Scoreboard: Ukraine watch

Markets will be keeping a close eye on Russia this week as troops amass along Ukraine’s border.

Equity markets did little on Friday night with moves on either side of the Atlantic generally small. There was little macro dataflow to guide sentiment; most of the focus was on a number of Fed speakers, who spent their time trying to moderate and correct for Fed Chair Janet Yellen’s communication errors.

The Fed, like the Bank of England, has announced that in effect it no longer has economic targets, having dropped the pseudo-targets they adopted some time ago once they looked like being met. This by itself is confusing enough for markets. Markets need guidance and the best guidance is a clear economic target -- like inflation targeting, for instance. Taking that guidance away just leaves a qualitative assessment, subject to the whim of the political process.

The Fed shouldn’t have been surprised that people may have been taken off guard then when Yellen dropped her bombshell, saying interest rates would rise around six months after the Fed's bond-buying program ends. Not very smart. The damage control from Fed speakers on Friday was that Yellen was just repeating current financial market expectations. Kind of like “Hey, what’s all the fuss?”. Again, this kind of commentary does nothing to instil confidence to the market or provide certainty.

Rates did ease in response to the commentary, though mildly. The US 10-year yield is down 2 bps to 2.74 per cent, the five-year is at 1.7 per cent and the two-year yield is at 0.42 per cent. Aussie futures were then up about 2 to 2.5 ticks on the threes and the tens, to 96.95 and 95.855 respectively.

Global equities were mixed as mentioned. In Europe, the majors managed to push higher in most cases, with the Dax up 0.5 per cent. the CaC 0.2 per cent higher and the FTSE100 0.2 per cent higher. Over on Wall Street, the S&P500 was down 0.3 per cent (1866), the Dow lost 28 points (16,302) and the Nasdaq was down almost 1 per cent (4276).

Forex markets saw the Australian dollar up 25 pips or so to 0.9090, the euro is 12 pips higher at 1.3798, while the British pound is off just over 20 pips to 1.6486.

Commodity markets were also mixed -- gold was up smalls $5.5 to $1336, silver then fell 0.6 per cent, while copper rose 0.8 per cent. In the crude space, WTI rose 0.6 per cent to $99.46, while Brent was up 0.9 per cent to $106.9.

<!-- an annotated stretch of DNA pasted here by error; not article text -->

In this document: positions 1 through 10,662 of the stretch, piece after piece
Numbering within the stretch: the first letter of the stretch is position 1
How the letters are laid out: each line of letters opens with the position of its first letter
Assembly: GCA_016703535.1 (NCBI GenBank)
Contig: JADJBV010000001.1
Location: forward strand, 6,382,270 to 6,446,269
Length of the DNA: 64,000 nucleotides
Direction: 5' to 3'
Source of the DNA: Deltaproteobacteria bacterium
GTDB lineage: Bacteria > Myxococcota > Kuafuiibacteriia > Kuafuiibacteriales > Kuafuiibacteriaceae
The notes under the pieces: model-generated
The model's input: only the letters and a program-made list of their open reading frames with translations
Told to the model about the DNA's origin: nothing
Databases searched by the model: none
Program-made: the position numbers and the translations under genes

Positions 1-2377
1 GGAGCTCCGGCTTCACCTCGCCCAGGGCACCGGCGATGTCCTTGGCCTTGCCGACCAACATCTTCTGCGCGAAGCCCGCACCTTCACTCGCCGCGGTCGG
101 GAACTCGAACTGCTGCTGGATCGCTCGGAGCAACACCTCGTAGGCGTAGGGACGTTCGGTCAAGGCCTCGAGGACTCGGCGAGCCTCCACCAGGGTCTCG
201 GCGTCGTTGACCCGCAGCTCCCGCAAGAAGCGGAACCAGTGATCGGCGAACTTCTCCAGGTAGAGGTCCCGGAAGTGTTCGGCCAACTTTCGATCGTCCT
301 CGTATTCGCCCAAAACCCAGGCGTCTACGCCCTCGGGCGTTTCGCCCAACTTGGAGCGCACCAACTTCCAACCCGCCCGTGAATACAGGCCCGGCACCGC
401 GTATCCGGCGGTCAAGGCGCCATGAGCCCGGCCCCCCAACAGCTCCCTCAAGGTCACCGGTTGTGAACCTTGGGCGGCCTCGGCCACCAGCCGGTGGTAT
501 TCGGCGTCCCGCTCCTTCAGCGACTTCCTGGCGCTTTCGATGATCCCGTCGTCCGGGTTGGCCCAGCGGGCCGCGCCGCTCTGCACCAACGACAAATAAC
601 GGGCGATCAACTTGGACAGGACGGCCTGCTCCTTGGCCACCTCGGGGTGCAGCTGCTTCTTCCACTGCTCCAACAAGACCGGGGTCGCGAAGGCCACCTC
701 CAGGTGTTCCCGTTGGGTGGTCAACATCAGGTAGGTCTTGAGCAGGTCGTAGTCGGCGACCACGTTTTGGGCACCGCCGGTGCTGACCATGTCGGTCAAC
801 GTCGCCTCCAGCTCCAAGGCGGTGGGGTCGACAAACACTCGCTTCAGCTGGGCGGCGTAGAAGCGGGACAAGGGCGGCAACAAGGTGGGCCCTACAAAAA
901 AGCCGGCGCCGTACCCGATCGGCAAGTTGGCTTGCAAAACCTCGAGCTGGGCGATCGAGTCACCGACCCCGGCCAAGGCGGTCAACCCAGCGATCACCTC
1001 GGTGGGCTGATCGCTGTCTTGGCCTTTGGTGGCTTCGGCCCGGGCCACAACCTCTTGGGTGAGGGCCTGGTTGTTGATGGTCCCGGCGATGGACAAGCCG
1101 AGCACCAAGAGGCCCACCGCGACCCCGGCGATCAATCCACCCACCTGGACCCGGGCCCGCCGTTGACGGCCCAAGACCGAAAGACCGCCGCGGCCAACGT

Elsewhere, and in terms of data, there wasn’t really much. Concerns over Russia’s intentions towards Ukraine intensified over the weekend, as Russia apparently continued to build up forces on the Ukrainian border. The Ukraine is again talking of war, although Putin has stated publically that he has no intention of taking Ukrainian territory in the east of Ukraine, and that Crimea was the last of it. However the build-up of forces is leading many to question that. The US, unfortunately, has mishandled this from the start and now confusion reigns. Markets to date have taken the situation in their stride.

In markets this week, there is very little Australian data of note -- housing affordability on Thursday. Indeed the main macro focus will be comments and speeches from the governor and deputy governor of the Reserve Bank, on Tuesday and Wednesday.

Looking abroad, the major data out of the US includes housing data such as S&P Case Shiller’s house price series, and added to that is new home sales. The US also releases another estimate of fourth-quarter GDP, which is expected to be revised up to 2.7 per cent from 2.5 per cent. In addition to that, we see data like durable goods orders, consumer confidence, the Richmond Fed activity index, and personal spending and incomes figures.

Other than that it’s worth keeping an eye on HSBC’s flash Chinese manufacturing PMI today at 1245 AEDT. European PMIs are out tonight although the more important German IFO survey comes out Tuesday.

Have a great day…

Adam Carr is a leading market economist.

Follow @AdamCarrEcon on Twitter.